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State Schools Superintendent Mum On School Funding Pre-Election

Oct 14, 2014

State's top education official will not weigh in on education funding issue

State Superintendent Mike Flanagan speaks with reporters during Tuesday’s State Board of Education meeting in Lansing.
Credit Michigan Public Radio Network

The state superintendent of schools is refusing to weigh in on the debate over school funding ahead of the November election. That issue has been a central talking point in the governor's race.

Gov. Rick Snyder says he has increased education funding every year he has been in office. He includes money that went to shore up teacher pension funds. Democratic nominee Mark Schauer says Snyder has cut funding by about $1 billion.
    
State Superintendent Mike Flanagan says he is not interested in getting involved in the debate this close to the election.

"I'm not going to, a month before, get into that," Flanagan told reporters at Tuesday's State Board of Education meeting.

In June, Flanagan credited increased state funding for helping reduce the number of districts with budget deficits. But he has also urged Gov. Snyder and the Republican-led Legislature to spend more on public education.

Teacher evaluations

During the State Board of Education meeting, Flanagan cautioned schools against punishing teachers based on state standardized tests. That's at least until the state settles on a new exam.

State lawmakers this year blocked the implementation of a computer-based test to replace the MEAP exam. That means students will likely take three different standardized tests in three years.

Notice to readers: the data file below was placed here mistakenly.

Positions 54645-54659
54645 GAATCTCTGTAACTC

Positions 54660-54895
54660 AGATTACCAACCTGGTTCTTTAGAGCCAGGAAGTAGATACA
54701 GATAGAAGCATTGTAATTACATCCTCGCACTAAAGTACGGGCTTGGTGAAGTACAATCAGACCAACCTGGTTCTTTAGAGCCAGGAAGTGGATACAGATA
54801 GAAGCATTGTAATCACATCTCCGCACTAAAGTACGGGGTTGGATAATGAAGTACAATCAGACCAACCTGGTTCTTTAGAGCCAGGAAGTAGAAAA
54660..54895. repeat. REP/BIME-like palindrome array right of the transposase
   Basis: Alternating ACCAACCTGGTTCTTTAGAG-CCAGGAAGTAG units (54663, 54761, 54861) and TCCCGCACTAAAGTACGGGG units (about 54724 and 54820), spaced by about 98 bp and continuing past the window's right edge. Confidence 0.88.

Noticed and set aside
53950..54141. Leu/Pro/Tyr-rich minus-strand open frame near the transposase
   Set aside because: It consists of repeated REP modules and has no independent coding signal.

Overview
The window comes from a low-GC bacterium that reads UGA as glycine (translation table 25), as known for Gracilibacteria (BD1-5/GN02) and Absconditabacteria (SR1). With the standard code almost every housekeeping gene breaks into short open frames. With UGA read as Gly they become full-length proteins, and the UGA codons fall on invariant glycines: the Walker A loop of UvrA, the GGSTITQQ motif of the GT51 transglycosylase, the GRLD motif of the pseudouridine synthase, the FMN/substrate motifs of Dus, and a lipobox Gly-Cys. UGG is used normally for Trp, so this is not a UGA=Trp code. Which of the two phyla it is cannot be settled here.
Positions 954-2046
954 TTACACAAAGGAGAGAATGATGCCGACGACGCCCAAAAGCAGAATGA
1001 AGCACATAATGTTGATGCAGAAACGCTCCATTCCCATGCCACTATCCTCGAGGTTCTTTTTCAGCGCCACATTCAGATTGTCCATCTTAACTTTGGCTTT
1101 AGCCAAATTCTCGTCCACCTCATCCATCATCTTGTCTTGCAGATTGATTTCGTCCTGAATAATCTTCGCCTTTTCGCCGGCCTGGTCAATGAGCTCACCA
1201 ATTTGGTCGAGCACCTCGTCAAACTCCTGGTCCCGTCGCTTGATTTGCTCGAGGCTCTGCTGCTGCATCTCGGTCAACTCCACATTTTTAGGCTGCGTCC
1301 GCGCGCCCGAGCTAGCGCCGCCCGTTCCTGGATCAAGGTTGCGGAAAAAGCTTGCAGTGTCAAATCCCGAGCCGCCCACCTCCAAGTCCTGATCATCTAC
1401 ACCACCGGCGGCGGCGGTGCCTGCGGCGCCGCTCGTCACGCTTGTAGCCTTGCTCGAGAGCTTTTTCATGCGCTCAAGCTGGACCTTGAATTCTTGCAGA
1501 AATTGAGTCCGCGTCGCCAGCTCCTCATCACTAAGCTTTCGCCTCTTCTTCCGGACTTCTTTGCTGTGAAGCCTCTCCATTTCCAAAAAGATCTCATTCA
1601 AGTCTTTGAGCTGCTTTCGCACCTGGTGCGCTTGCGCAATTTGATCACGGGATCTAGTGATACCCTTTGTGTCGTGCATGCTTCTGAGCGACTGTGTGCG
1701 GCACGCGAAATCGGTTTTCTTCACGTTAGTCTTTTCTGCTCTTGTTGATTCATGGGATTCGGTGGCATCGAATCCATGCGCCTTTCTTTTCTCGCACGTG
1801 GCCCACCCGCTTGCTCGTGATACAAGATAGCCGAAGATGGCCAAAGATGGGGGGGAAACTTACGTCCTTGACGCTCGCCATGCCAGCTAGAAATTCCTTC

"We had the old MEAP last year, we have the new MEAP this year because of the Legislature's action, and then we're going to have a different test the following year," said Flanagan. "So, to have three different tests isn't really a way to fairly anticipate what student achievement growth is for each teacher."

Current state law requires schools to evaluate teachers based on student growth. Flanagan is urging districts to use local tests to measure student growth until a new statewide exam is chosen and fully implemented.

Teacher shortages

Flanagan says he is not interested in giving "lame duck advice" to state lawmakers, who are expected to take up major legislation after the election and before the end of the year during their "lame duck" session.

He indicated that he is not a fan of an outgoing Legislature passing controversial bills after an election, saying they should be accountable to their constituents for those votes.

But the state superintendent did urge passage of one bill.

Flanagan is asking state lawmakers to give him authority to help address teacher shortages. An old law allowed the state superintendent to identify subject areas that did not have enough certified teachers. Affected districts could temporarily hire uncertified or retired teachers to fill those holes.

But the Legislature allowed that law to expire in July. Flanagan says that is already creating problems.
    
 "It's kind of like the situation that got reported in Detroit a couple weeks ago; 100 teachers short," he said, citing a Detroit Free Press article published last month. "So, we don't have teachers in the classroom at all."

A state Senate panel approved a bill in May to restore that power to the state superintendent. Senate Bill 907 has since stalled on the Senate floor.